Trapshooters Forum banner

1 - 20 of 63 Posts

·
Premium Member
Joined
·
1,281 Posts
Discussion Starter · #1 ·
I have a fairly good understanding of velocity and mass of the payload can have an effect on recoil (real or perceived) but I am in the fog about the psi reported on the reloading tables.

When comparing load formulas, would lower psi (same fps and payload) deliver less recoil?
 

·
Premium Member
Joined
·
1,281 Posts
Discussion Starter · #4 ·
How many times are you going to try this troll?

NO BITES.

Pool is sterilized.
Is flashmax suggesting that grandpasarms is trolling for something? Also, what does that mean -exactly?
I am honestly interested in selecting a recipe and I want to know how different psi numbers relate to recoil.
 

·
Premium Member
Joined
·
602 Posts
The reason powder companies include chamber pressure for a load recipe is to show that - according to their testing - the pressure a given load creates doesn't exceed safe limits.

Recoil is determined by the weight of the shot load, the velocity at which it leaves your gun, the weight of your gun and - to some extent - how much the operation of the action of the gun absorbs recoil energy. Chamber pressure has no correlation to recoil.
 

·
Registered
Joined
·
32,283 Posts
I think the guy who started this thread below, had it figured out, posted just a couple months ago.

https://www.trapshooters.com/threads/actual-recoil-vs-perceived-recoil.859023/

“The weight of the shot and the muzzle velocity determine the amount of rearward energy generated when a shell is fired. The energy is measured in foot-pounds.”



Which makes today’s thread scratching our head.

.
 
  • Like
Reactions: Kazer and pbansen

·
Premium Member
Joined
·
742 Posts

·
Registered
Joined
·
198 Posts
To test the theory, fire a few shots with full choke and a few with improved cylinder and see if you perceive any difference in recoil. The more open the choke, the less pressure. I have an auto loader that will eject 1 oz shells just fine with a full choke, but barely ejects the same shells with a modified choke (sometimes even fails to eject). I sense no difference in recoil, but then again, it’s an auto loader.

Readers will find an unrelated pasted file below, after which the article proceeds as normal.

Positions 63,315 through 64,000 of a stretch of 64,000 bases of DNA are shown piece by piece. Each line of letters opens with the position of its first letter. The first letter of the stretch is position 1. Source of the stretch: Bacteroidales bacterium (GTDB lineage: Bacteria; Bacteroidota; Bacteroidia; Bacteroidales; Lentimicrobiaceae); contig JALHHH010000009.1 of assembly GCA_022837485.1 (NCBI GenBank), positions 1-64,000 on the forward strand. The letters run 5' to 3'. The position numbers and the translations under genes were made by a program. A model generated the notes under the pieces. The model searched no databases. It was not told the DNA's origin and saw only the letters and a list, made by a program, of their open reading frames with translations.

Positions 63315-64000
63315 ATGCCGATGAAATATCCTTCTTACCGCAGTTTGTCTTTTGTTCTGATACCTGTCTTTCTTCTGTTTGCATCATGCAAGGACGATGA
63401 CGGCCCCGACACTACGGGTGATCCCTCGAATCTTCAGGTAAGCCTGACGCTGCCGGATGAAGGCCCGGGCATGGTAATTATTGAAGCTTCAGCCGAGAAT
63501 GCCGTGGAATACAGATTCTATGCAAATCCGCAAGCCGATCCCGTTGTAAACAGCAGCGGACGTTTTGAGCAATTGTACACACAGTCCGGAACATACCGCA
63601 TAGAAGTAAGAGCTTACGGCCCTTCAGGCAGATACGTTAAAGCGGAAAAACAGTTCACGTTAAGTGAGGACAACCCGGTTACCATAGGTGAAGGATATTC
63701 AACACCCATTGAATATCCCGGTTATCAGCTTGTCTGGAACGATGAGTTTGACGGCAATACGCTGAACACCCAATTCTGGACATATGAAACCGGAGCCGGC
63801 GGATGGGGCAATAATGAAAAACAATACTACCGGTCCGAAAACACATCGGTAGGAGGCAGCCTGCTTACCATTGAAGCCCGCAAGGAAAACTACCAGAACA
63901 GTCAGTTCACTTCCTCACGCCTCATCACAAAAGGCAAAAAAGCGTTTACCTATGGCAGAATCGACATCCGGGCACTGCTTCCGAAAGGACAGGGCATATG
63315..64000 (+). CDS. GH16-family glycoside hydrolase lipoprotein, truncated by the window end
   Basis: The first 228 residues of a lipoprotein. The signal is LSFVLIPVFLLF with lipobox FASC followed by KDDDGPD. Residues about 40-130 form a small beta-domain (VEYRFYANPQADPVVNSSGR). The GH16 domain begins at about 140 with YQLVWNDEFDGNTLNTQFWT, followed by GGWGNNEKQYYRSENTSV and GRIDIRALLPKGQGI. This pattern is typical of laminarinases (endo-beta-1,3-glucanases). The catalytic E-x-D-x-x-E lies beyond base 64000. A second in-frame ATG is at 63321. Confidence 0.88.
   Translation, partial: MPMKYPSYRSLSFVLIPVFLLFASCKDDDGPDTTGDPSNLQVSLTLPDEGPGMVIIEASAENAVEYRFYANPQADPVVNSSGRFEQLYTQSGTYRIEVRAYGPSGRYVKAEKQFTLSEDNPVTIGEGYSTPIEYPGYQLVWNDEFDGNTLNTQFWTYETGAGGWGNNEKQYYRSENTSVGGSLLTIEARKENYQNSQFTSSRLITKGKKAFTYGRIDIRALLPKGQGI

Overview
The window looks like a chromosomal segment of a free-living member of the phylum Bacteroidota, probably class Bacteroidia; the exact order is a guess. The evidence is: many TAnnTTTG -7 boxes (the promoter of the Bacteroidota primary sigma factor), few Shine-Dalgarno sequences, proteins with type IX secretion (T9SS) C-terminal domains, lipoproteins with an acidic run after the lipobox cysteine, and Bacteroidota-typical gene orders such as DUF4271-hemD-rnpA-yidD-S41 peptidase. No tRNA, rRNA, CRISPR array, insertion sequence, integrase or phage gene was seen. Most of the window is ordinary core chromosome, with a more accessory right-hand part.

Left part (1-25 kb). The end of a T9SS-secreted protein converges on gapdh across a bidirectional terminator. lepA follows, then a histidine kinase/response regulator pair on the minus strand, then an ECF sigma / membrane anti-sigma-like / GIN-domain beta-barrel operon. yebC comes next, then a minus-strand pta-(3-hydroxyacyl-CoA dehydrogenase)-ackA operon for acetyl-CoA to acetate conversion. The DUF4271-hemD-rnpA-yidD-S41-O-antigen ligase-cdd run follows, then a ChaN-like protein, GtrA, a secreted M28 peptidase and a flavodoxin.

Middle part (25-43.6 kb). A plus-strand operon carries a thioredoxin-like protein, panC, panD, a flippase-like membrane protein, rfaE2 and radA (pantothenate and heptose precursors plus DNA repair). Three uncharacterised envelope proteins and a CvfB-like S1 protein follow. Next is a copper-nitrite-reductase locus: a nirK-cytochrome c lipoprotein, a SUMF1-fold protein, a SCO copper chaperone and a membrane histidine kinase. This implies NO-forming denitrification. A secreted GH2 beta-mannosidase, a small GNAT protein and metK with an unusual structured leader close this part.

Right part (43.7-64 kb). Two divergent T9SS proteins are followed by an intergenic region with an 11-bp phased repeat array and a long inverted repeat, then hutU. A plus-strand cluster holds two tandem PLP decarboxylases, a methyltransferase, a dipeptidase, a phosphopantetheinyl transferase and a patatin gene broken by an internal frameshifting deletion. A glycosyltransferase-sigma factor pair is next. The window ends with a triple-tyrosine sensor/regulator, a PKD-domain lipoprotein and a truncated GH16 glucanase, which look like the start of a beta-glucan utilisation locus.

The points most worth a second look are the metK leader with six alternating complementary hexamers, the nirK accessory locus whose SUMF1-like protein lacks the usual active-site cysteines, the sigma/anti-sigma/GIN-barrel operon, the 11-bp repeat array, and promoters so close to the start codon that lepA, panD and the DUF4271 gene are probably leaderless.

·
Premium Member
Joined
·
1,281 Posts
Discussion Starter · #12 ·
I think the guy who started this thread below, had it figured out, posted just a couple months ago.

https://www.trapshooters.com/threads/actual-recoil-vs-perceived-recoil.859023/

“The weight of the shot and the muzzle velocity determine the amount of rearward energy generated when a shell is fired. The energy is measured in foot-pounds.”



Which makes today’s thread scratching our head.

.
The discussion last October - yeah, that was also me - was grounded in velocity and weight and there wasn't a mention of psi. The reload tables post psi and I am honestly interested in how that number might have an influence on recoil (actual or perceived). I remain on the trail of adjustments that can help me continue shooting comfortably. If asking legitimate questions makes me a TROLL then so be it.
 

·
Premium Member
Joined
·
410 Posts
The PSI shown in the manual is the peak pressure that combo of components reaches. That peak pressure only exists for a very short time and occurs before the shot leaves the chamber. The total time that peak pressure exists is too small for it to affect the velocity. Look at a pressure versus time curve. So just checking the peak pressure of different combos of components tells you nothing about velocity but it does tell you the peak pressure which tells you if the load is safe and relatively good burning.